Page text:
Research here explored the use of controlled atmospheres (CA) for managing arthropod pests that infest dry-cured hams. Experiments were conducted with low oxygen (O2) achieved with low pressure under a vacuum, high carbon dioxide (CO2), and ozone (O3). Results showed that both low O2 and high CO2 levels required exposures up to 144 h to kill 100% of all stages of red-legged ham beetle, Necrobia rufipes (De Geer) (Coleoptera: Cleridae) and ham mite Tyrophagus putrescentiae (Schrank) (Sarcoptiformes: Acaridae) at 23 °C. In addition, both low O2 and high CO2 had no significant mortality against the ham beetle and ham mites at short exposures ranging from 12 to 48 h. Ham beetles were more tolerant than ham mites to an atmosphere of 75.1% CO2 and low pressure of 25 mm Hg, which imposed an atmosphere estimated at 0.9% O2. Both low O2 and high CO2 trials indicated that the egg stages of both species were more tolerant than other stages tested, but N. rufipes eggs and pupae were more susceptible than larvae and adults to high concentration ozone treatments. The results indicate that O3 has potential to control ham beetles and ham mites, particularly at ≈166 ppm in just a 24 h exposure period, but O3 is known from other work to have poor penetration ability, thus it may be more difficult to apply effectively than low O2 or high CO2. would be. CA treatment for arthropod pests of dry-cured hams show promise as components of integrated pest management programs after methyl bromide is no longer available for use. Full article
(This article belongs to the Special Issue Alternatives to Chemical Control of Stored-Product Insects)
1278 KiB  
Article
Improving Efficacy of Beauveria bassiana against Stored Grain Beetles with a Synergistic Co-Formulant
by Clare Storm, Freya Scoates, Adam Nunn, Olivier Potin and Aoife Dillon
Insects 2016, 7(3), 42; https://doi.org/10.3390/insects7030042 - 26 Aug 2016
Cited by 22 | Viewed by 5344
Abstract
The potential of a dry powder co-formulant, kaolin, to improve the control of storage beetles by the entomopathogenic fungus Beauveria bassiana, isolate IMI389521, was investigated. The response of Oryzaephilus surinamensis adults to the fungus when applied to wheat at 1 × 10 [...] Read more.
The potential of a dry powder co-formulant, kaolin, to improve the control of storage beetles by the entomopathogenic fungus Beauveria bassiana, isolate IMI389521, was investigated. The response of Oryzaephilus surinamensis adults to the fungus when applied to wheat at 1 × 1010 conidia per kg with and without kaolin at 1.74 g per kg wheat was assessed. Addition of kaolin increased control from 46% to 88% at day 7 and from 81% to 99% at day 14 post-treatment. Following this the dose response of O. surinamensis and Tribolium confusum to both kaolin and the fungus was investigated. Synergistic effects were evident against O. surinamensis at ≥0.96 g of kaolin per kg of wheat when combined with the fungus at all concentrations tested. For T. confusum, adult mortality did not exceed 55%, however, the larvae were extremely susceptible with almost complete suppression of adult emergence at the lowest fungal rate tested even without the addition of kaolin. Finally, the dose response of Sitophilus granarius to the fungus at 15 and 25 °C, with and without kaolin at 1 g per kg of wheat, was examined. Improvements in efficacy were achieved by including kaolin at every fungal rate tested and by increasing the temperature. Kaolin by itself was not effective, only when combined with the fungus was an effect observed, indicating that kaolin was having a synergistic effect on the fungus. Full article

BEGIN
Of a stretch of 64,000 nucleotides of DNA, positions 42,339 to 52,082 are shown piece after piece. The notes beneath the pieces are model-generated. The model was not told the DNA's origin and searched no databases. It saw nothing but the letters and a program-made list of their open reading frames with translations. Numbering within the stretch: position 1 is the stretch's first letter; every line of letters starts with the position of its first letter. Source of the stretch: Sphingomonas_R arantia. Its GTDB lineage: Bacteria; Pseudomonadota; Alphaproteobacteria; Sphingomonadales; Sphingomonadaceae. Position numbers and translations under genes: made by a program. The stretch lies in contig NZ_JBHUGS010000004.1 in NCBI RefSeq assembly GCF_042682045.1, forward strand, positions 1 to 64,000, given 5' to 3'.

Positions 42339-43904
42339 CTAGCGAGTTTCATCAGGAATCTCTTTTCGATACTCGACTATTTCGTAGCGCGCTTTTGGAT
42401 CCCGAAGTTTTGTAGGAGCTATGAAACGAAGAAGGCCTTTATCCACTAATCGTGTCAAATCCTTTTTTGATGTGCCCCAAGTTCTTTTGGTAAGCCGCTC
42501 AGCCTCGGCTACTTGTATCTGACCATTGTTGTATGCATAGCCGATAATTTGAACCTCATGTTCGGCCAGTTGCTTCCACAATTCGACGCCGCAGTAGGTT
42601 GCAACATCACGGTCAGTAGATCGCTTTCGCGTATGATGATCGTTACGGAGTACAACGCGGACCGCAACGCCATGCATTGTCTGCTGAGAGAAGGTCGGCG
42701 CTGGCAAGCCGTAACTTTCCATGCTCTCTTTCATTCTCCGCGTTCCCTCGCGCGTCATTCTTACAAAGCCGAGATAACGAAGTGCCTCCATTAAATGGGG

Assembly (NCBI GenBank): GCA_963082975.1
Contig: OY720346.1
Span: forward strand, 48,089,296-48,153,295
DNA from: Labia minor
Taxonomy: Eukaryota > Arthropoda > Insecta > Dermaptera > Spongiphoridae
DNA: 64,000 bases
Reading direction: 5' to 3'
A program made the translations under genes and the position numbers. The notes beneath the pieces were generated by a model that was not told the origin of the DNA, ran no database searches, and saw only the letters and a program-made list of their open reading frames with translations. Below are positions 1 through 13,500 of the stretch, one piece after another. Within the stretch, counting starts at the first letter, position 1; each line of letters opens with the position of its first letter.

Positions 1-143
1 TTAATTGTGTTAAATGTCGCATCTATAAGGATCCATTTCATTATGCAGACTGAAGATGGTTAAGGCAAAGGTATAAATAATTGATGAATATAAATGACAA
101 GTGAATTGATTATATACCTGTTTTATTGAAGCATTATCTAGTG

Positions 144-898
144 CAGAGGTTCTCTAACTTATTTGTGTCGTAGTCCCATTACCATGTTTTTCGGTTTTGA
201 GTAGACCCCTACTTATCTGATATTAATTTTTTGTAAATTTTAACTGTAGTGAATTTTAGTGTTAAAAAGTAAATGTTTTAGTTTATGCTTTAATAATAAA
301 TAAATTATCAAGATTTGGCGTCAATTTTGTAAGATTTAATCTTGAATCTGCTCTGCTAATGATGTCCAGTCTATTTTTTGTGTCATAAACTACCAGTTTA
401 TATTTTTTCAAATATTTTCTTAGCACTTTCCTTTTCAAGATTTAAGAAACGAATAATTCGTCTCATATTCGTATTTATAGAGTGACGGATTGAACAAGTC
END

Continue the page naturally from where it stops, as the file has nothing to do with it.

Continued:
(This article belongs to the Special Issue Alternatives to Chemical Control of Stored-Product Insects)
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182 KiB  
Article
Methodology for Evaluating the Insect Growth Regulator (IGR) Methoprene on Packaging Films
by Frank H. Arthur
Insects 2016, 7(3), 33; https://doi.org/10.3390/insects7030033 - 7 Jul 2016
Cited by 12 | Viewed by 4903
Abstract
The insect growth regulator methoprene can be mixed into the matrix used to comprise bags and other packaging materials. Different methodologies were utilized to evaluate the efficacy of different types of methoprene-treated packaging towards Tribolium castaneum (Herbst), the red flour beetle, and T. [...] Read more.
The insect growth regulator methoprene can be mixed into the matrix used to comprise bags and other packaging materials. Different methodologies were utilized to evaluate the efficacy of different types of methoprene-treated packaging towards Tribolium castaneum (Herbst), the red flour beetle, and T. confusum Jacquelin duVal, the confused flour beetle, two common insect species that infest stored products. Tests were conducted by creating arenas in which larvae were exposed on the packaging surface along with a flour food source, and assessments were made on adults emerging from the exposed progeny. Tests were also done by exposing adults, again with a flour food source, removing the adults after one week, and assessing adult emergence of progeny from those parental adults. In tests with larvae exposed on methoprene-treated birdseed bags, the outside surface had more activity compared to the inside surface, especially on T. confusum. In other studies with different types of packaging materials, there was generally 100% inhibition of adult emergence of exposed larvae or of progeny adults when parental adults were exposed on the methoprene-treated packaging. The best technique for evaluation was to expose late-stage larvae as the test life stage. Results show the potential of using methoprene-treated packaging for bagged storage of processed grains and grain products. Full article